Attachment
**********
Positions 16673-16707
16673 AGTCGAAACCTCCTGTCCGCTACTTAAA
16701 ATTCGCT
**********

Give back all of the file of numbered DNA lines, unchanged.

Positions 16673-16707
16673 AGTCGAAACCTCCTGTCCGCTACTTAAA
16701 ATTCGCT